Trusts and Asset Management

Plaintiff Recovery Trust: How to Double or Triple a Plaintiff’s After-Tax Net Recovery

Two Powerful Tax-Saving Strategies for Taxable Settlements Are you an attorney or a plaintiff dealing with a settlement that will be taxable (meaning the plaintiff will have to pay income taxes on the recovery)? Are you concerned about the hefty tax burdens that can...

Options to Protect Your Client’s Medicaid and SSI

One of the most important facets of settlement planning is to ensure that needs-based government benefits like Supplemental Security Income (SSI) and Medicaid are protected once a plaintiff receives a legal recovery.  In general, clients have four options on how...

How the Tax Cuts and Jobs Act Created the Plaintiff Double Tax Trap

The Tax Cuts and Jobs Act (TCJA) of 2017 had a significant impact on plaintiffs receiving taxable settlements. Prior to this change in the law, plaintiffs could list their attorney's fees as a deduction on their tax returns, avoiding paying tax on the attorney fee...

When a Legal Recovery is Considered Taxable to the Client

Introduction: As a plaintiff attorney, it is important to ensure that a client will get a fair amount out of their settlement award. Unfortunately, for taxable damages cases, clients have to pay taxes on the amount that they will receive and the attorney’s fee portion...

Setting Up a Settlement Trust for a Competent Adult

In most competent adult settlement situations, it is common for attorneys to feel that competent adults can make decisions for themselves, so they settle a case, give the client the money, and hope for the best.  In some cases, clients are savvy enough to find a financial advisor or do their own investing and make wise financial...

Considerations Before Terminating a Special Needs Trust

If you set up a special needs trust for a disabled minor who is receiving Medicaid and SSI, what happens to the money inside the special needs trust if that minor gets to the point where he/she is well enough to work and generate income, and therefore lose his/her eligibility for SSI?  Can you terminate the special needs trust and send...

How to Allocate a Plaintiff’s Settlement

Many people often ask us, "What do you mean when you say settlement planning?" Basically, settlement planning is the process of deciding how to allocate a plaintiff's settlement. The 4-bucket approach to settlement proceeds planning involves allocating the funds between four different financial “buckets” — and figuring out how much of the...

Plaintiff Attorneys and Settling Clients Need Specialized Advice

Amicus Settlement Planners works almost exclusively with personal injury attorneys and their settling clients. For Plaintiff Attorneys. We work with personal injury attorneys for their own tax planning and investment planning to make sure they are not paying any more in income tax than they need to pay. We have products and services that are...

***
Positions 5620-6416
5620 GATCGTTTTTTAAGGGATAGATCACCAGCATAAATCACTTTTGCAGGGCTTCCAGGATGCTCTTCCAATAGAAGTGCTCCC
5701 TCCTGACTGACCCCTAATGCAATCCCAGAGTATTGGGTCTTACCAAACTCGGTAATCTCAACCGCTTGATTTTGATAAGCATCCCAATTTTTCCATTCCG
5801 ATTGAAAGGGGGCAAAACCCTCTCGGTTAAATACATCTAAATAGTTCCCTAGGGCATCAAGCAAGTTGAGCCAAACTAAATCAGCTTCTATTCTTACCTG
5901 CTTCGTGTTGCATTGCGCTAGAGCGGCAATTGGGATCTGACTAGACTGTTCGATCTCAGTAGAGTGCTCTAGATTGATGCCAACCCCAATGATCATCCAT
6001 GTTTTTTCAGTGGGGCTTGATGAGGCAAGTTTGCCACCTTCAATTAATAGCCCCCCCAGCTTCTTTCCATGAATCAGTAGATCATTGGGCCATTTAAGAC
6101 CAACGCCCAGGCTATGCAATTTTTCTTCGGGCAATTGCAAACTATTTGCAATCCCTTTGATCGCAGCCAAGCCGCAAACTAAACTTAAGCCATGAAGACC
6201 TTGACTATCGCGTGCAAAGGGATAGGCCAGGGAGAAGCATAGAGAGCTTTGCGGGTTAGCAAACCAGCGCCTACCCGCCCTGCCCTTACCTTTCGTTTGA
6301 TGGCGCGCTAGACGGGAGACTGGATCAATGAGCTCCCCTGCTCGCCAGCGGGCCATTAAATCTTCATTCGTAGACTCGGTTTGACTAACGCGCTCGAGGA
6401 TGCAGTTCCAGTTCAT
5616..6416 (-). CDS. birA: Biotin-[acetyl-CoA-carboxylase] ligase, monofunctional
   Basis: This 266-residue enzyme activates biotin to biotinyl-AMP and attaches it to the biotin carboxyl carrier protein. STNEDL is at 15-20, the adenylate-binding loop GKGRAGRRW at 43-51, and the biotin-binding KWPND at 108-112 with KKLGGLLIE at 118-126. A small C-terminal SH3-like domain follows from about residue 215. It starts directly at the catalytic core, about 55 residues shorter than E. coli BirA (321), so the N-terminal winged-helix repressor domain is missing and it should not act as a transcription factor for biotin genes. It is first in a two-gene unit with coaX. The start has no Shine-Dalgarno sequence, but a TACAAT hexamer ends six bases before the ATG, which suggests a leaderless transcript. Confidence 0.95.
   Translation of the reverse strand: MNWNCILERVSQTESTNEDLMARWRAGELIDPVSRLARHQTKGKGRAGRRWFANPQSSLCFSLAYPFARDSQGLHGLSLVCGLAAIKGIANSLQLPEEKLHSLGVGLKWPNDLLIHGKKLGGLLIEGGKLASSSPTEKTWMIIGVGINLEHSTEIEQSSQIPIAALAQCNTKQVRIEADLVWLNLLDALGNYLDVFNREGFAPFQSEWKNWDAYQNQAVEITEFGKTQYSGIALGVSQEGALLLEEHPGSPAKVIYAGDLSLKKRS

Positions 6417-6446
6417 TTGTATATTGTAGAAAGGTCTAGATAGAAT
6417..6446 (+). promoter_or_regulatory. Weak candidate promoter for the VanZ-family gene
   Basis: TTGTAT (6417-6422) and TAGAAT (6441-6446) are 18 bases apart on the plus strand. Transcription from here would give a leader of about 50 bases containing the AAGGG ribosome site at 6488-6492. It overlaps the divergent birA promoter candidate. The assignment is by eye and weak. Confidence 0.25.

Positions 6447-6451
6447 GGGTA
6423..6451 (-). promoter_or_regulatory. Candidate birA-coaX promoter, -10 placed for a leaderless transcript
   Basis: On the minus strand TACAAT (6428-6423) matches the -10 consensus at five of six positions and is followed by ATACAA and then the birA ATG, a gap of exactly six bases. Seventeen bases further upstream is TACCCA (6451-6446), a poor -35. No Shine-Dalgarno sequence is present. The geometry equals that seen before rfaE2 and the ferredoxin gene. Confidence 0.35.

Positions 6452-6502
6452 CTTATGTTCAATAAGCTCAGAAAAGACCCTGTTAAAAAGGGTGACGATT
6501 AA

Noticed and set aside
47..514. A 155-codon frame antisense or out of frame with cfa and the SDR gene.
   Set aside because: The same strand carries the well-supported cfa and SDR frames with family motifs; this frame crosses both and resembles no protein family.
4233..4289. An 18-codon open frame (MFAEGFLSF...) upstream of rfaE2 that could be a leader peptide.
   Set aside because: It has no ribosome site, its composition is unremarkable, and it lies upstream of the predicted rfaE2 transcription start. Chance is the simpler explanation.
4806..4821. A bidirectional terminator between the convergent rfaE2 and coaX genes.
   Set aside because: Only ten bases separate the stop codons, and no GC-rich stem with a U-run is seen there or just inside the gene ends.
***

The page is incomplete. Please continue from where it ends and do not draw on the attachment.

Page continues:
Maximizing Flexibility and Liquidity in Minor’s Cases

In a minor settlement situation, plaintiff attorneys will often first think about using a structured settlement annuity as the settlement planning vehicle for the minor. Annuities for minors can be a great solution. The annuities are backed by the largest life insurance companies in the world, the payment amounts and dates are fixed, and...

What are the Costs Involved in Setting Up a Special Needs Trust?

One of the most common questions that we often get from clients or attorneys that are thinking about establishing a special needs trust is: ” What are the costs involved in setting up a special needs trust?” What are the Initial Costs of Setting Up a Special Needs Trust? Initially, the legal fee to get a trust up and running can be anywhere...

The Difference Between a First-Party and Third-Party Special Needs Trust

Plaintiff attorneys who need to protect their client’s Medicaid and SSI benefits may have heard of the terms “first-party special needs trust” and “third-party special needs trust”. What do these terms mean? Let us first define what first-party and third-party special needs trusts are to better understand the differences between the two. What...

Can a Settlement Trust Pay a Parent for Care Provided to a Child?

One question that we often get regarding settlement trusts is the ability or inability of the trustee of that trust to pay a caregiver for the beneficiary's care, such as in the case of a trust set up for an injured minor child. In many situations, after an accident or injury occurs, the parent of that minor child can no longer work outside...

Can a Client Own a Home and Still Receive Medicaid / SSI?

A common question that we get from settlement clients and their attorneys is, “Can a client own a home and still receive Medicaid and SSI? And can a special needs trust own a home, or does the client have to own the home in his or her name?” The answer is generally, yes — a client can own a home and be eligible for Medicaid and SSI because a...

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Our goal at Amicus Settlement Planners is to be the premier, comprehensive resource for plaintiffs and plaintiff attorneys for all of the financial and legal issues that arise at the time of settlement.

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